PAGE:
But, when you compare it to a vintage car it is probably streets ahead. I find older basic cars very pleasurable to drive.

It’s the current model and as you say will be safer than the vintage cars.

If a car was fitted with a microwave oven as standard, would it be the ultimate cooking machine?

I’d have thought a Duster with a Robovac option would be a good combination

Definitely a niche market, but an enterprising salesperson could clean up.

I have only had one new kitchen that was completed eventually nearly 4 years ago.

The washing machine packed up just before work started, I had already paid for one repair costing £200-£300 so a I felt a new machine was justified especially as the previous one leaked all over the floor when it got older.

I had to replace our old cooker the year before the new kitchen was decided on. The plan was to integrate it into our new kitchen, but was returned as unfit for purpose before work started so a new cooker and hob were justified.

The old fridge/freezer and tumble dryer still worked so they were retained for the new kitchen. I have since bought a second fridge/freezer in steel so it doesn’t show up the yellowing white of the old fridge/fridge freezer that works well. We were advised to install a water feed to the fridge/freezer but is not something we are likely to use.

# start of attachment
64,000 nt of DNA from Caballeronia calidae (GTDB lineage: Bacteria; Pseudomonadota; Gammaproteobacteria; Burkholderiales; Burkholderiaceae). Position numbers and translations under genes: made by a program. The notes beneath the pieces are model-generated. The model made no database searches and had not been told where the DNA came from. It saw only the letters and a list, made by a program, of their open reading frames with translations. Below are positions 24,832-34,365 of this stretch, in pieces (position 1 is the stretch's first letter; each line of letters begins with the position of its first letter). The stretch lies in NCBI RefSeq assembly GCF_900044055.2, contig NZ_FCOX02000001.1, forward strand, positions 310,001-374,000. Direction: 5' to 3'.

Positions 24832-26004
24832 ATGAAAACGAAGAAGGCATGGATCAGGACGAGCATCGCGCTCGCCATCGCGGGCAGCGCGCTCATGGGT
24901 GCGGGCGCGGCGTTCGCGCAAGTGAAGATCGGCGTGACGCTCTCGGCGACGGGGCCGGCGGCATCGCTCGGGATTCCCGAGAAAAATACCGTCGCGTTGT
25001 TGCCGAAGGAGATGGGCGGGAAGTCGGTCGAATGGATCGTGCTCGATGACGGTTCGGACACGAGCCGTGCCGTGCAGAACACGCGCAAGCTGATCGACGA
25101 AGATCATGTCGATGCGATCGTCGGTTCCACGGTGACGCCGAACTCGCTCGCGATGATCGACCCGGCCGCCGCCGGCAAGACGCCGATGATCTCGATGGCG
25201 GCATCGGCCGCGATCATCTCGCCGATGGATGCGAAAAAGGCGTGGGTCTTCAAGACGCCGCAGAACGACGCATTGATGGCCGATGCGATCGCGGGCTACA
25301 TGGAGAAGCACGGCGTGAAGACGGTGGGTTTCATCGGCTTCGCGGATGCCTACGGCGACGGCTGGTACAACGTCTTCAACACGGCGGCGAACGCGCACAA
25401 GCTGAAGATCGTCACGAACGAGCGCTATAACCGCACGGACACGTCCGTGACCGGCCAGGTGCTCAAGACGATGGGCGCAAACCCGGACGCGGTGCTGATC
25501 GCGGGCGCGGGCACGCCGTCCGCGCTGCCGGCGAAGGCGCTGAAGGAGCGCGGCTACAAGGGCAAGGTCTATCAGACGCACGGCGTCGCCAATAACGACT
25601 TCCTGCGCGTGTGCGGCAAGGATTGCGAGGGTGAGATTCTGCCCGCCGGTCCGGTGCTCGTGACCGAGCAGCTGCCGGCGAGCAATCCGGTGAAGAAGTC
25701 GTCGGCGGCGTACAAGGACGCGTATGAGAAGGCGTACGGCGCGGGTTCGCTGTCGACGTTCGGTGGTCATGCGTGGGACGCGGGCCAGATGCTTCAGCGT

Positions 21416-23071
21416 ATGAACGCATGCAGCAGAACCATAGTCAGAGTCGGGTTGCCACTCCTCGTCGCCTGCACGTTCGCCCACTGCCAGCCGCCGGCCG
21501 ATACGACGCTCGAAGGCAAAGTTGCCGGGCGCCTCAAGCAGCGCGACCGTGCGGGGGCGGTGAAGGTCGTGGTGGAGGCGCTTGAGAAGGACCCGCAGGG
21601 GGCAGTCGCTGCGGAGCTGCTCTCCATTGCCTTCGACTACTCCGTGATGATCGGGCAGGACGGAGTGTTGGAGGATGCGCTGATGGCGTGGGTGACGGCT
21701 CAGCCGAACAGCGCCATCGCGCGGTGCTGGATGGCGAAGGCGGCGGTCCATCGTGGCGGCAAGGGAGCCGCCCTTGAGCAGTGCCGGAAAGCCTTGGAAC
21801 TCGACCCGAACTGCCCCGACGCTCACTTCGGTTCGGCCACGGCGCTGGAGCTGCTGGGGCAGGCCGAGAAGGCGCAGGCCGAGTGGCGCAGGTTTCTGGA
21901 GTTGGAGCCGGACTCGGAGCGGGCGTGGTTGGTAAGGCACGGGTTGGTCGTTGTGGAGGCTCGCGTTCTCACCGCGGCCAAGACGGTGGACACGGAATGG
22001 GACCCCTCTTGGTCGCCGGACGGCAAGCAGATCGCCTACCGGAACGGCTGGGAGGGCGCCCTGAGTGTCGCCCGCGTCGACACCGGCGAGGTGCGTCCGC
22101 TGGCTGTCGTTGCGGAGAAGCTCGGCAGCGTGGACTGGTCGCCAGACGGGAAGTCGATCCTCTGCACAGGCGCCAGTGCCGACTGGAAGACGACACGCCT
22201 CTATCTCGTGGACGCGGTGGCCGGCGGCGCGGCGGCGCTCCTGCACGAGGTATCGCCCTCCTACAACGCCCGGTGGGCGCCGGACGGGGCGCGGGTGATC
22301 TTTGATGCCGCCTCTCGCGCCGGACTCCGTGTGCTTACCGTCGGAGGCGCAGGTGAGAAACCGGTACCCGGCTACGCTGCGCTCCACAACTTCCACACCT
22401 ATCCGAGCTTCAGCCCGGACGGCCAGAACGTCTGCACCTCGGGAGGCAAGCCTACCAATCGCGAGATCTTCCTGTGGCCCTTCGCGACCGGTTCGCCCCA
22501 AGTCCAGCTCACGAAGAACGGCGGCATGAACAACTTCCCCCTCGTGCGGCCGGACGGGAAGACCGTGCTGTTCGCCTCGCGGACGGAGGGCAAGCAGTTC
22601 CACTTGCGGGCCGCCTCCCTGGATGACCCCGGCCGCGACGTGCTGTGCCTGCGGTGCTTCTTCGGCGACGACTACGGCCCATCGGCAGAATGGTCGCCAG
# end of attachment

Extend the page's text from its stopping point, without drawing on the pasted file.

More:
I do have an extra integrated microwave/small oven that was forward planning for when our existing microwave gave up. It is still in pristine condition as it was only used for plate warming until recently. Since my bread machine became unusable, I have found it to be the perfect place to prove my bread dough at 34ºC.

And I couldn’t have a new kitchen without having my very first dishwasher.

No island, bar stools, butcher’s block, cupboard inserts that are a waste of space, hanging lights, hanging pans, no lights in drawers, but probably guilty with the kitchen tap.

The result is a functional kitchen that is now a pleasure to work in.

It’s good to hear that someone does not just scrap all their appliances when having a new kitchen fitted, Alfa. Yellowed plastics seem to be a growing problem with white goods. The handle of my Bosch oven is a little yellowed but this is only visible when opened.